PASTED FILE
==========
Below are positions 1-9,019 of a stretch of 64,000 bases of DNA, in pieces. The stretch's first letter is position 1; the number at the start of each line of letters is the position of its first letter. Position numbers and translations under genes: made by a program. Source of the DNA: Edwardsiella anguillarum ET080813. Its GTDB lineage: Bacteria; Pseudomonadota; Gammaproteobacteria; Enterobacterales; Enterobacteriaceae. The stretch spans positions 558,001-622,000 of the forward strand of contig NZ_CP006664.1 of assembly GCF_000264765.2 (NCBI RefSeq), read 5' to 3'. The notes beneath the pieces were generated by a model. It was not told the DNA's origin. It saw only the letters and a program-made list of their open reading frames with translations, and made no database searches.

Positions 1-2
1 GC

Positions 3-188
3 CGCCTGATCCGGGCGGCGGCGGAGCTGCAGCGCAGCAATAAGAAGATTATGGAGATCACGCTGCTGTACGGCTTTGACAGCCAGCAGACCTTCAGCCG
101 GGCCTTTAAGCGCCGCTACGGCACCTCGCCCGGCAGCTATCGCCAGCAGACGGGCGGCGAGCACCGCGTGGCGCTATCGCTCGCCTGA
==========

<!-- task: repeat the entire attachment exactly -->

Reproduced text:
Below are positions 1-9,019 of a stretch of 64,000 bases of DNA, in pieces. The stretch's first letter is position 1; the number at the start of each line of letters is the position of its first letter. Position numbers and translations under genes: made by a program. Source of the DNA: Edwardsiella anguillarum ET080813. Its GTDB lineage: Bacteria; Pseudomonadota; Gammaproteobacteria; Enterobacterales; Enterobacteriaceae. The stretch spans positions 558,001-622,000 of the forward strand of contig NZ_CP006664.1 of assembly GCF_000264765.2 (NCBI RefSeq), read 5' to 3'. The notes beneath the pieces were generated by a model. It was not told the DNA's origin. It saw only the letters and a program-made list of their open reading frames with translations, and made no database searches.

Positions 1-2
1 GC

Positions 3-188
3 CGCCTGATCCGGGCGGCGGCGGAGCTGCAGCGCAGCAATAAGAAGATTATGGAGATCACGCTGCTGTACGGCTTTGACAGCCAGCAGACCTTCAGCCG
101 GGCCTTTAAGCGCCGCTACGGCACCTCGCCCGGCAGCTATCGCCAGCAGACGGGCGGCGAGCACCGCGTGGCGCTATCGCTCGCCTGA